Since I have completed my MA degree in Comparative Education at UCL Institute of Education and started my Ph.D. study, I have recognized clearly that education practices do not stand alone. It can only be understood in a real context, as any education practices interact historically, economically, and politically in a specific context. And only by understanding all these variations we can understand any education system very well. As I am interested in comparative studies, FreshEd has been the weekly podcast that provides me with updated educational practices worldwide. Its host, Dr. Will Brehm, interviews outstanding scholars to discuss their recent works, inspiring me to understand how education practices look in different contexts. In this piece, I am recommending three episodes that I liked the most.
My first recommendation is Competency-Based Education, where Will has a great discussion with Kathryn Anderson-Levitt and Meg Gardinier about their recent special issue of Comparative Education entitled “Contextualising Global Flows of Competency-based Education.” What was interesting in their discussion is that although there is not yet a clear definition of the so-called competency-based education, international organizations such as the OECD are pushing the global agenda to specific competencies without considering the variation between the states concerning their educational goals and practices. This episode illustrates that context matters, and there is no way to have one universal practice in education.
In connection to the abovementioned points about OECD, the discussion with Jason Hickel was fascinating. It introduced me to a new interpretation of the relationship between education and the economy. As educators and researchers, we all observe the narrative driven by the OECD, the World Bank, the IMF, and other international organizations regarding the role of education in economic growth. Nowadays, education is assessed by economic growth, and the only way to achieve economic growth is through reforming the education system and linking its outcomes to the labor market needs. In this episode, Jason Hickel spoke about his recent book entitled Less is More: How Degrowth Will Save the World. He argued that instead of economic growth, we need to degrowth to save our world and ecosystem. So, if that is what we need to protect our planet, why must education systems provide more and more economic growth and be assessed accordingly?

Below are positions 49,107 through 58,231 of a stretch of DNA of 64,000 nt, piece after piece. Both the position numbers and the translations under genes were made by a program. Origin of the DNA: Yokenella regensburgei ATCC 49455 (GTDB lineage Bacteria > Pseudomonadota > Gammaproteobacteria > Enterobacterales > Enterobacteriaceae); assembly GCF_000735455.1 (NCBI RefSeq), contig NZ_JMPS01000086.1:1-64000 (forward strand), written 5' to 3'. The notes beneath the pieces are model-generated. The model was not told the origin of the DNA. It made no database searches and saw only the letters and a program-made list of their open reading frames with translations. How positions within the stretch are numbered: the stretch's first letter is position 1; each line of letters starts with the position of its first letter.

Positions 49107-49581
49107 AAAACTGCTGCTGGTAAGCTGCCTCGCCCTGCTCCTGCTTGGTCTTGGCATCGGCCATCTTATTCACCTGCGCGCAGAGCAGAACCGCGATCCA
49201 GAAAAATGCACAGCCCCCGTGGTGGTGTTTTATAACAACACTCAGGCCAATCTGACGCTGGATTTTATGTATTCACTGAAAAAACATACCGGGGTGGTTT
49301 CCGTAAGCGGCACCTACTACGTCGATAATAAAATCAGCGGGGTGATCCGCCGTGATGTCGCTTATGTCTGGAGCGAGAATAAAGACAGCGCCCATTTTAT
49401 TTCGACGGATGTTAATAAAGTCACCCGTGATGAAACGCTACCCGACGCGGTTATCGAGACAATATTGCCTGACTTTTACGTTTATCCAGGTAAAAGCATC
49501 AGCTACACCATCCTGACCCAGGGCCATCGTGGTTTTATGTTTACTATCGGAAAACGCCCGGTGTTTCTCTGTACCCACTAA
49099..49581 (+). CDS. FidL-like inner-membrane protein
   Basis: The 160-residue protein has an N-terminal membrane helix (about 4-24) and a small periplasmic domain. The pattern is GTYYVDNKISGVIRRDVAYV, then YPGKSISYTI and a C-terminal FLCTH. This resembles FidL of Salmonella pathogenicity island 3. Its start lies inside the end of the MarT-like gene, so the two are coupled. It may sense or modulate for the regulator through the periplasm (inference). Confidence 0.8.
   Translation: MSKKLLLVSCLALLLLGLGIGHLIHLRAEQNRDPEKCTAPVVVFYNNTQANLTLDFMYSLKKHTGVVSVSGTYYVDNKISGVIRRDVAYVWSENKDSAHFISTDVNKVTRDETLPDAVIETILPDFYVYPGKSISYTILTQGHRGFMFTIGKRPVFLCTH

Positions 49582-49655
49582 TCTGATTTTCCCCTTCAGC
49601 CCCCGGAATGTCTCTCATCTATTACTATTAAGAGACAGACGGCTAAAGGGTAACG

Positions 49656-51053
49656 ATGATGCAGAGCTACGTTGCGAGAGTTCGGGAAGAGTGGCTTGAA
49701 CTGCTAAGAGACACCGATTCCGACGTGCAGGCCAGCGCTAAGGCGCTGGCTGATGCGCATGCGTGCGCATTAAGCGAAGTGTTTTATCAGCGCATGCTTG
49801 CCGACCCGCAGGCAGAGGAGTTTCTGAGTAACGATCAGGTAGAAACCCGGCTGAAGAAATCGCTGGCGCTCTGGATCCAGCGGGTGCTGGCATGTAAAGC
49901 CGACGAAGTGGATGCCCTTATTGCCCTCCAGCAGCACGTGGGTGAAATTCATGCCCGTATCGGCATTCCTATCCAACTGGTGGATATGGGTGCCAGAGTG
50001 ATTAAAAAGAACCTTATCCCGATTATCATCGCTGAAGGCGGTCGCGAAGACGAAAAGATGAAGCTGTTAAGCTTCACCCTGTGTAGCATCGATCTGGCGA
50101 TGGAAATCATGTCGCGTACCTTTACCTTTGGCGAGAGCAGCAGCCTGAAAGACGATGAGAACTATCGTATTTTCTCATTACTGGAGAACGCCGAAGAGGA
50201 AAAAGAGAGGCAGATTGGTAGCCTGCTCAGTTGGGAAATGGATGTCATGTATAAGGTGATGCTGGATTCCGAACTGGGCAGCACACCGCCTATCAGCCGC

Finally, the episode created by Yardain Amron for Flux was fantastic. The way Yardain presents complex educational theories in action was unique. Yardain discussed how students’ voices matter in education and how students need to stand against the privatization of education. This episode makes it crystal clear how education is “deeply politicized ” and how education interacts with politics, history, and the economy.
November 1, 2021